Recent legislation introduced into the 2015-2016 session would help victims of child molestation in two ways. Senate Bill 770 was introduced by Pennsylvania Senator Andrew Dinniman, Democrat, Chester County. Chester County is a suburb of Philadelphia.
First, the proposed law would raise the current statute of limitations for civil lawsuits to age 50, i.e., victims would have until their 50th birthday to file a civil lawsuit. This would mirror the criminal statute of limitations. Currently, survivors of child molestation have until their 30th birthday to file civil lawsuits. The 30th birthday cutoff applies to acts of child sex abuse that occurred after August 27, 2002. For acts that occurred before August 27, 2002, the civil statute of limitations or cutoff is the victim’s 23rd birthday. It is crucial to note that statute of limitations issues are very complex. If you have a question about whether your case is time barred, you must speak to a lawyer immediately.
Second, SB 770 would open a special civil window to provide victims, whose cases are out of time, with the opportunity to finally seek justice. If passed, SB 770 would open a one-time 2 year window. Basically, individuals whose cases were previously time barred would have 2 years to take legal action. Learn more about civil windows in civil child sex abuse lawsuits.
The proposed law also limits liability of agencies and business entities which employed the criminal perpetrators. In cases where a business entity like a school owed a duty to the victim, the entity could only face liability if there was gross negligence. Gross negligence is usually defined as conduct which falls well below the ordinary standard of negligence, or demonstrating a complete and utter lack of care.
SB 770 has been referred to the judiciary committee as of April 29, 2015.
Text of SB 770
Below is the text of the proposed amendments. Proposed additions are underlined and in red.
Section 1. Section 5533(b) of Title 42 of the Pennsylvania Consolidated Statutes:
[section (1) omitted]
(2) (i) If an individual entitled to bring a civil action arising from childhood sexual abuse is under 18 years of age at the time the cause of action accrues, the individual shall have a period of  32 years after attaining 18 years of age in which to commence an action for damages regardless of whether the individual files a criminal complaint regarding the childhood sexual abuse.
[section (2)(ii), definitions, omitted]
(3) Notwithstanding any other provision of law, a civil action that is permitted to be filed pursuant to paragraph (2) but would otherwise be barred on the effective date of this paragraph solely because the statute of limitations has expired is revived, and such a civil action may be commenced within two years of the addition of this paragraph. Nothing in this subsection shall be construed to alter the applicable statute of limitations period of a civil action arising from childhood sexual abuse that is not time barred as of the effective date of this paragraph.
(4) If a person committing an act of childhood sexual abuse against a minor was employed by an institution, agency, firm, business, corporation or other public or private legal entity that owed a duty of care to the victim, or the accused and the minor were engaged in some activity over which the entity had some degree of responsibility or control, damages against the entity shall be awarded under paragraph (3) only if there is a finding of gross negligence on the part of the entity.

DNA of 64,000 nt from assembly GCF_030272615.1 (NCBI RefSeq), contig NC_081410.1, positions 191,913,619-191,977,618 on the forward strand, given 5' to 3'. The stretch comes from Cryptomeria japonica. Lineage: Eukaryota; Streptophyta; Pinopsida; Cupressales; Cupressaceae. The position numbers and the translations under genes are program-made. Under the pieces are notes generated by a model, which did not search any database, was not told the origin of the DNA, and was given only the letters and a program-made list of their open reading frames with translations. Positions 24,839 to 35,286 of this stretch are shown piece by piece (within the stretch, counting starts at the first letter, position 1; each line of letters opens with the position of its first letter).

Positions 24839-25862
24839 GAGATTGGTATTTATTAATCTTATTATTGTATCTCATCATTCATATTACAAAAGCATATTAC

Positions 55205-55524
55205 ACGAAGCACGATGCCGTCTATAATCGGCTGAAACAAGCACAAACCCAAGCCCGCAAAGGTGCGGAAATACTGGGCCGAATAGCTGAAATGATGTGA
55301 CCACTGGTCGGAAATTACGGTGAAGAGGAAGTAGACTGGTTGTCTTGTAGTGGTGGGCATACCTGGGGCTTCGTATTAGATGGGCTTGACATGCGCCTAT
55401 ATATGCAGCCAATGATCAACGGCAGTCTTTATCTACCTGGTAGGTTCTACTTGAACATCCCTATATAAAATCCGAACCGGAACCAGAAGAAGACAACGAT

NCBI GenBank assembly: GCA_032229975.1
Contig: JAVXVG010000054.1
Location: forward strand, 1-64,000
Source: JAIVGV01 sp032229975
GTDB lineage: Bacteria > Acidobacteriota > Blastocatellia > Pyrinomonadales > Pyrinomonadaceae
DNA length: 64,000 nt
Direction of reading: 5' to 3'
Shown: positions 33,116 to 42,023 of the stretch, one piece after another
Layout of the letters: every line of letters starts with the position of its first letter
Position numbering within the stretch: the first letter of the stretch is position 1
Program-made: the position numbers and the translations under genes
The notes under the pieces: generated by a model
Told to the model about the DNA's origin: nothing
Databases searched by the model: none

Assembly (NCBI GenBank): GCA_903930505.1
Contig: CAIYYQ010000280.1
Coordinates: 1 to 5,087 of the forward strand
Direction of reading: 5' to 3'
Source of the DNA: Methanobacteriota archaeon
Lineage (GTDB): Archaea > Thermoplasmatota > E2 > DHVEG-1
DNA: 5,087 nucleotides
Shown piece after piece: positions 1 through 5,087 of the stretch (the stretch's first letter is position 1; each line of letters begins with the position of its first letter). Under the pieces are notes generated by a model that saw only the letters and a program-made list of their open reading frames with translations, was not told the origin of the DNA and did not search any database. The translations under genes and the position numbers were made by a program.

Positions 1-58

(5) If an individual or the individual’s legal representative has previously brought a civil action arising from childhood sexual abuse and that suit has been dismissed because it was filed beyond the statute of limitations that applied at that time, the individual or the individual’s legal representative may petition the court to reopen the action within the period provided in paragraph (3). The court may grant the petition if it determines that any of the following exists:
(i) The victim of the childhood abuse was under the age of 30 at the time the statute of limitations expired.
(ii) The existence of newly discovered evidence that, with reasonable diligence, could not have been discovered before the prior statute of limitations expired.
(iii) Fraud, inexcusable neglect, misrepresentation or misconduct by an opposing party.
(iv) Any other extraordinary circumstances that the court believes are in the interest of justice.
Section 2. This act shall take effect immediately.
- Want to File a Sex Abuse-Assault Lawsuit in Pennsylvania? What You Need to Know (September 16th, 2014) Victims of sex abuse or assault who are considering filing lawsuits in Pennsylvania have more at stake than plaintiffs in other types of tort/injury lawsuits. That’s because of the very personal nature of the case. Sexual abuse and assault result in extreme mental and emotional trauma.
- Punitive Damages in Pennsylvania Sex Abuse-Assault Lawsuits (September 10, 2014) Victims of sex abuse or sex assault in Pennsylvania may be entitled to financial compensation. That’s because Pennsylvania tort laws recognize the legal right to compensation in cases where an individual intentionally or negligently causes harm to another. The harm caused by sexual abuse and sexual assault is very grave.
- Rights of Assault & Sexual Assault Victims in PA – A Brief Overview (March 2, 2014) Victims of physical assault and sexual assault, including child molestation and child sex abuse, may be able to seek justice in the civil courts by filing lawsuits against the wrongdoer, the criminal defendant. However, they may also be able to file suit against other parties whose negligent actions contributed to the assault.
DISCLAIMER: This website does not create any attorney-client relationship or provide legal advice. It is crucial to speak to a qualified lawyer prior to making any decision about your case. Read full disclaimer at the bottom of this page.